15 terms

Chapter 3: World Roots of American Education

the process beginning at infancy by which a human being acquires the culture of his or her society
Confucius (551-478 BC)
Chinese philosopher and government official who devised an ethical system still in use in China and other parts of the world today
Judeo-Christian tradition
the Western cultural tradition that has been shaped by Judaism and Christianity
the first five Books of Moses that form the foundation of Hebraic religion, culture, and education
members of a group of inherent educators in ancient Greece during the period from 470 to 370 BC who emphasized rhetoric, public speaking, and other practical skills. Their approach contrasts with that of the speculative philosophers Plato and Aristotle
the theory and practice of public speaking, declamation, and oratory in ancient Greece. During the Middle Ages it tended to emphasize written discourse as well as speaking. Along with grammar and logic, rhetoric was part of the trivium of the liberal arts
Socratic method
an educational method attributed to the Greek philosopher Socrates by which the teacher encourages the student's discovery of truth by asking leading and stimulating questions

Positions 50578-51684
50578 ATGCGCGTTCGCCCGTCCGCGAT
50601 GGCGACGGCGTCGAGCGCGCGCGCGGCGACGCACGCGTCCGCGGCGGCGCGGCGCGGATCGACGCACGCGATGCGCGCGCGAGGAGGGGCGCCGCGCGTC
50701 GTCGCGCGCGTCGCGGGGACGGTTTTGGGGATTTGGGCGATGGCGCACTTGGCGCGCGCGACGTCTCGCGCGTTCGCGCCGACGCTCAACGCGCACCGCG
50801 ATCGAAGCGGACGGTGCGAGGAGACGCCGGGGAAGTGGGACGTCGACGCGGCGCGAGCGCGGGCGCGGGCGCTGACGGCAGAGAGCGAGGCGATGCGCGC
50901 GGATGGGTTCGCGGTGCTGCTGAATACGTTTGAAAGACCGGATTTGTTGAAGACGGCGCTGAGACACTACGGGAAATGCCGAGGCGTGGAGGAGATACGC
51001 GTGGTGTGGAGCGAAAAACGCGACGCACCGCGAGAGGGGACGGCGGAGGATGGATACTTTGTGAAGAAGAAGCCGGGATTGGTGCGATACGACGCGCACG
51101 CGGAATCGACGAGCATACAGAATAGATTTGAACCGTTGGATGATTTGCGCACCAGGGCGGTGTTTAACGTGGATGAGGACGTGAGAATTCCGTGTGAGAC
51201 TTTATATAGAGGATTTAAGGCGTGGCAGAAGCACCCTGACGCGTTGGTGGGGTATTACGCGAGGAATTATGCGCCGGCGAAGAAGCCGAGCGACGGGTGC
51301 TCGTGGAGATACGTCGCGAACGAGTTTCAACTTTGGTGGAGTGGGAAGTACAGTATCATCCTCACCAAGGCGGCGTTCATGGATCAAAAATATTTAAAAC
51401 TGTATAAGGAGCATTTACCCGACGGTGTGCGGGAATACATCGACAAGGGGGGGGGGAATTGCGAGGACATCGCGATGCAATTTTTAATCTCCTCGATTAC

the recalling or remembering of ideas that Plato asserted were latently present in the mind. Through skilled questioning, the teacher stimulates students to bring these ideas to consciousness.
Plato's "Republic"
Plato's most systematic philosophical statement on politics and education. Using the format of dialogues, it portrays a perfect city ruled by philosopher-kings according to the principle of justice
religion founded by Mohammed (569-632); currently practiced in many Middle Eastern and other countries
the most sacred book of the Islamic religion and culture
the intellectual and educational approach used by educators in medieval universities, involving the study of theological and philosophical authorities
classical humanists
the leading educational theory and general method during the Renaissance. Refers to the study of the classical Greek and Roman texts with an emphasis on their humanistic (human-centered) meaning
vernacular schools
primary institutions that provided instruction in students' common language, in contrast to schools that instructed in classical languages such as Greek or Latin
dual-track school system
the traditional European pattern of separate primary schools for the masses and preparatory and secondary schools for males in the upper socioeconomic classes